PSD2 Processes: What If You Implement Them Poorly?

Sep 17, 2019

What do you think about the Strong Customer Authentication elements of the European Payment Services Directive 2 (PSD2)? Would they bring changes to fraud liability issues? In fact, the realization of the regulation is associated with more than one thing. These should be taken into account when managing online fraud attacks. To know more about the PSD2 processes and discover a unique payment processor to work with, just read below.

PSD2 Processes and Their Implementation
The last 20 years have resulted in a vivid shift of commerce to online space. People are increasingly buying and selling products/services on the internet or through mobile apps.

On the other hand, fraudsters are increasingly getting smarter and using more sophisticated tools to benefit from such shift. Simple hacking systems have turned into more advanced fraud techniques to hack credit cards, steal sensitive data, and hit systems with scale.

The Strong Customer Authentication (SCA) requirements of the Payment Services Directive (PSD2) were set to become legally applicable on September 14, 2019. Well, what’s this PSD2? It’s the reviewed version of the original Payment Services Directive. According to PSD2, payment service providers (PSPs) must make a number of changes to the current operations.

According to SCA, merchants must use 2FA (two-factor authentication) for customer identification and authentication. This is vital for building consumer trust and security. Namely, this requirement is for cases when consumers pay over the internet or when dealing with transactions processed within the E.U.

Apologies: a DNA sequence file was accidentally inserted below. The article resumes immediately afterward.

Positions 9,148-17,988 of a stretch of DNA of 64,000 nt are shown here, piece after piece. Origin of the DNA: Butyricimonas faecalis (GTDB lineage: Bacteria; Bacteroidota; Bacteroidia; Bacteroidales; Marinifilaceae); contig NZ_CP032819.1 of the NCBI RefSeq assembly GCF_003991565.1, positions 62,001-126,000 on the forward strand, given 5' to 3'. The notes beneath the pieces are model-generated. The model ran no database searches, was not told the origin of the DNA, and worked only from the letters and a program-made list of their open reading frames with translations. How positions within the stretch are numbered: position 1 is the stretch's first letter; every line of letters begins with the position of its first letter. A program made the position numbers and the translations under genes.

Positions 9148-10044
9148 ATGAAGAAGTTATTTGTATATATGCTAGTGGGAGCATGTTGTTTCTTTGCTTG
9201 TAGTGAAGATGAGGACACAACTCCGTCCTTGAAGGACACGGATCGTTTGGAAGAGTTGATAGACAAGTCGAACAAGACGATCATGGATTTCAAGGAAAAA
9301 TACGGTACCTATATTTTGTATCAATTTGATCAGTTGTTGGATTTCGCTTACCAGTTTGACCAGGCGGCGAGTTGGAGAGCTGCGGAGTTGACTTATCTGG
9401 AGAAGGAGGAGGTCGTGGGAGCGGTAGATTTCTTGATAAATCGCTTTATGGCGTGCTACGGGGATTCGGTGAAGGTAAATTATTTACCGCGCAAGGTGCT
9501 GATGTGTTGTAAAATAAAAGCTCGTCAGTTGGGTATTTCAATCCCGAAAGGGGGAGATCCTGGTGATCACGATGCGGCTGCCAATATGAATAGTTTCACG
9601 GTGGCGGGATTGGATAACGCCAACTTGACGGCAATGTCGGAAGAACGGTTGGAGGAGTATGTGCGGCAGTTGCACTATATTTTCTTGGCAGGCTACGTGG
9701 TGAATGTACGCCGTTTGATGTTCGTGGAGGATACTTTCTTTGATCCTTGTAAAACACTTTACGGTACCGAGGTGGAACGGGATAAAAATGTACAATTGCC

As for 2FA, its authentication has to do with 2 of 3 mechanisms; inherence, possession or knowledge.

One of the main goals of PSD2/SCA is to mitigate the fraud that affects online payments. It’s crucial to take into account the fact that if PSD2 technical processes are implemented poorly, they’ll result in increased friction for customers.

What about you? Are you keeping up with the latest developments in the payments industry? Do you have the right protection for your online transactions? If not, it’s high time you turned to a reliable merchant services provider like eMerchantBroker.com that’s ranked as the #1 high risk processor in the U.S.

Moreover, EMB is listed as an A company by Card Payment Options and an A+ company by the Better Business Bureau. In addition, ValuePenguin considers EMB the “Best All-Around High Risk Merchant Account Provider.” So, eMerchantBroker.com can best help you with PSD2 processes.

Introduction of PSD2 & Resulting SCA
The Second Payments Services Directive is designed to make online transactions more transparent and secure. However, like anything else in life, it also has its challenging side, which is mainly associated with the new requirement of Strong Customer Authentication (SCA). This can help prevent fraud, but also increase friction.

Below you can find some basic components associated with PSD2 that can’t leave merchants, banks, and cardholders unaffected:

  • Strong Customer Authentication (SCA), which implies higher standards for customer authentication during the checkout process
  • Access to Accounts (XS2A), which makes the consumer payments market available to non-institutional players